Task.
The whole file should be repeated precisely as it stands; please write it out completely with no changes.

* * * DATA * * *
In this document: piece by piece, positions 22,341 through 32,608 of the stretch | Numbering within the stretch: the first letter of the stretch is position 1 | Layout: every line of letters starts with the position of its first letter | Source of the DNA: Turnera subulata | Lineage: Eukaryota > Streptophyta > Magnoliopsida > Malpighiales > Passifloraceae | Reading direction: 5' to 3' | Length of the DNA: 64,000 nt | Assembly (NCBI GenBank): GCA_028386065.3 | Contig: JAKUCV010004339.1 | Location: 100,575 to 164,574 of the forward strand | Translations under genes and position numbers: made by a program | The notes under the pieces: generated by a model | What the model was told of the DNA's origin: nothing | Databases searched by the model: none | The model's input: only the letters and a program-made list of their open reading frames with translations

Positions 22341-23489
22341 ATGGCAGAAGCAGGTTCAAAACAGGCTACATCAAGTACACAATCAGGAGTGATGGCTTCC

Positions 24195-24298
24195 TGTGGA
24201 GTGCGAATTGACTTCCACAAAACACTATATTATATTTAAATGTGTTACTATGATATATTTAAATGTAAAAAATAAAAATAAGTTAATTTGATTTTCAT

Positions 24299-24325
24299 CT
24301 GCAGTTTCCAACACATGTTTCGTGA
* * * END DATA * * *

In this document: piece by piece, positions 22,341 through 32,608 of the stretch | Numbering within the stretch: the first letter of the stretch is position 1 | Layout: every line of letters starts with the position of its first letter | Source of the DNA: Turnera subulata | Lineage: Eukaryota > Streptophyta > Magnoliopsida > Malpighiales > Passifloraceae | Reading direction: 5' to 3' | Length of the DNA: 64,000 nt | Assembly (NCBI GenBank): GCA_028386065.3 | Contig: JAKUCV010004339.1 | Location: 100,575 to 164,574 of the forward strand | Translations under genes and position numbers: made by a program | The notes under the pieces: generated by a model | What the model was told of the DNA's origin: nothing | Databases searched by the model: none | The model's input: only the letters and a program-made list of their open reading frames with translations

Positions 22341-23489
22341 ATGGCAGAAGCAGGTTCAAAACAGGCTACATCAAGTACACAATCAGGAGTGATGGCTTCC

Positions 24195-24298
24195 TGTGGA
24201 GTGCGAATTGACTTCCACAAAACACTATATTATATTTAAATGTGTTACTATGATATATTTAAATGTAAAAAATAAAAATAAGTTAATTTGATTTTCAT

Positions 24299-24325
24299 CT
24301 GCAGTTTCCAACACATGTTTCGTGA